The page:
2 May 2018Apple:
“We’re thrilled to report our best March quarter ever, with strong revenue growth in iPhone, Services and Wearables,” said Tim Cook, Apple’s CEO. “Customers chose iPhone X more than any other iPhone each week in the March quarter, just as they did following its launch in the December quarter. We also grew revenue in all of our geographic segments, with over 20% growth in Greater China and Japan.”
If you followed a through-line of iPhone sales between today and two years ago, raw units sold have gone nowhere. If you compare back to 2015, the strength of the iPhone 6 cycle results in an even worse headline compare: iPhone devices sold are down about 15% since then. What keeps Apple’s financials in check is sustained rises in average revenue per phone. It’s really impressive that iPhone X continues to be the most popular model. This time next year, I predict that year-over-year unit sales rise but total revenue grows disproportionately less, with the mix shifting back towards Apple’s normal iPhone ASP levels as customers favour the cheaper 6.1-inch LCD phone. Don’t forget that Apple’s normal ASP levels are only ‘normal’ relative to Apple itself; the rest of the smartphone manufacturers would roll over if they could achieve anything close to that.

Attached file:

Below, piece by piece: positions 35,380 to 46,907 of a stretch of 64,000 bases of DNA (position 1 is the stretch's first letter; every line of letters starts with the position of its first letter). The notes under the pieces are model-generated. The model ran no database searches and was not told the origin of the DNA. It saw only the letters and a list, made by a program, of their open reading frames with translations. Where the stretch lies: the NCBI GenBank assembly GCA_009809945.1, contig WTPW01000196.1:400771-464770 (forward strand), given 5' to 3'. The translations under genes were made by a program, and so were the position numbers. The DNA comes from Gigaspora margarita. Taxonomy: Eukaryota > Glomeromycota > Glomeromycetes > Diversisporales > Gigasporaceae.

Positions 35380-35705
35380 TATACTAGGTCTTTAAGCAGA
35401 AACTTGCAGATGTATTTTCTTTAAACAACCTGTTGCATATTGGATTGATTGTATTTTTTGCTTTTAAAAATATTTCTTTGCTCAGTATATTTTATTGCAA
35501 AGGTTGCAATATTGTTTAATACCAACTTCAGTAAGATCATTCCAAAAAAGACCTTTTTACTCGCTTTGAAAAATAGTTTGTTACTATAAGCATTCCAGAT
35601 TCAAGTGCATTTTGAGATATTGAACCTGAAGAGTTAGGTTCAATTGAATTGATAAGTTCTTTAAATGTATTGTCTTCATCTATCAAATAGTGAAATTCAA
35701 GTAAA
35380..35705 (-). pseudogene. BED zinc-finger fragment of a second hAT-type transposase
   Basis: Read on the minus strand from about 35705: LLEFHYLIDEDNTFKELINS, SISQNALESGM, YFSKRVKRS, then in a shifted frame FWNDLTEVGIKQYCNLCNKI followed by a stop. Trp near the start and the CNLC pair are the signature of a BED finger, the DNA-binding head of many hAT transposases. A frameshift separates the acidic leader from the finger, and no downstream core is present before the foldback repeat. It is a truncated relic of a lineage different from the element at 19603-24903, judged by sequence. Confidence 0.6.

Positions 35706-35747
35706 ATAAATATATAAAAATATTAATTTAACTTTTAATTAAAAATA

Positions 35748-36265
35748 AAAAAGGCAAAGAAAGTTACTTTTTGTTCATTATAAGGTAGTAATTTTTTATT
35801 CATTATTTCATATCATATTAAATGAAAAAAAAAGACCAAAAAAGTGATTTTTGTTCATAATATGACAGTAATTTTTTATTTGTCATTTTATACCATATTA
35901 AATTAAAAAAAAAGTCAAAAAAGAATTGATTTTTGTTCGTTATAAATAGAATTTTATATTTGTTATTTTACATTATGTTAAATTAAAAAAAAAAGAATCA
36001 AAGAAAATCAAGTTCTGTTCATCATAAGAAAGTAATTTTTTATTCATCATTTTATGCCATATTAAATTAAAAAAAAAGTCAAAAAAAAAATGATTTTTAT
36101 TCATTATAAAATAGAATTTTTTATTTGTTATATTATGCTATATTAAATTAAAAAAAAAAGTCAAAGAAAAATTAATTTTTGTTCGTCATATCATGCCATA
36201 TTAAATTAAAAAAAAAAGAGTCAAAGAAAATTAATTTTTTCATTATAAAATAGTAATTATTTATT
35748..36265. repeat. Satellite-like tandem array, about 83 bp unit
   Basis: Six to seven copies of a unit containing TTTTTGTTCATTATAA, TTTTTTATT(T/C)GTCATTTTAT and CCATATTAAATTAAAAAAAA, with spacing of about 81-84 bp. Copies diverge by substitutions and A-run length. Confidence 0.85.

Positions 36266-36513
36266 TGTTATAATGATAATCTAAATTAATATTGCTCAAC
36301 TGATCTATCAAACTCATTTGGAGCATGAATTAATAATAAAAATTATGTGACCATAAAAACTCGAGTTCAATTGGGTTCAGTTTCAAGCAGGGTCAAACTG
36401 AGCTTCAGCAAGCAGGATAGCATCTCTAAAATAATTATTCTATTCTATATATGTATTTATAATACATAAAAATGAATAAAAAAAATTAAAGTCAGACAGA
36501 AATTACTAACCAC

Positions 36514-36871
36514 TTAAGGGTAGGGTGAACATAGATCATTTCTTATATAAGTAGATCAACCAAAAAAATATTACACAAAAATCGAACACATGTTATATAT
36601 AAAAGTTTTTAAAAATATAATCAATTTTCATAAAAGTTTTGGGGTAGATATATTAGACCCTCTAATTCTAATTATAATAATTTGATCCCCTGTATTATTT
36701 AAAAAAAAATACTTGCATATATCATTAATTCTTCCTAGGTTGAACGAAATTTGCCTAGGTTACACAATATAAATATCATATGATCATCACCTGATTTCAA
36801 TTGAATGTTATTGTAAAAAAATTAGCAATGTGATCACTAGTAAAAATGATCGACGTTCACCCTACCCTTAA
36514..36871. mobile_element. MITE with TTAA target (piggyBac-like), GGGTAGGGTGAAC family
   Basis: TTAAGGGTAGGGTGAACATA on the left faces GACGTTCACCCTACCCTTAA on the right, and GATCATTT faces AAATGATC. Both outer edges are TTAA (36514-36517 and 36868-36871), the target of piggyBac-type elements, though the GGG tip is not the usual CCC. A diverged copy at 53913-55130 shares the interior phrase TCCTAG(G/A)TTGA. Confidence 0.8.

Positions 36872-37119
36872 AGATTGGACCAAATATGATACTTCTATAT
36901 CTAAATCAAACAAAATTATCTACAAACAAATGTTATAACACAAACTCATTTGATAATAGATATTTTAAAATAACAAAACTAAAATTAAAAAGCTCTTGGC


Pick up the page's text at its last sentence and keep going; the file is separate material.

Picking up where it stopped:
This quarter is definitely a case of over-bearish analysts dragging down expectations. I was surprised to see Apple’s guidance for next quarter is also comfortably above consensus estimates. What’s particularly interesting to me is reconciling the reports of weakened component demand with the stable sales, especially looking at Samsung’s OLED smartphone panel factory underutilisation. Did Apple expect the iPhone X to do even better than it did?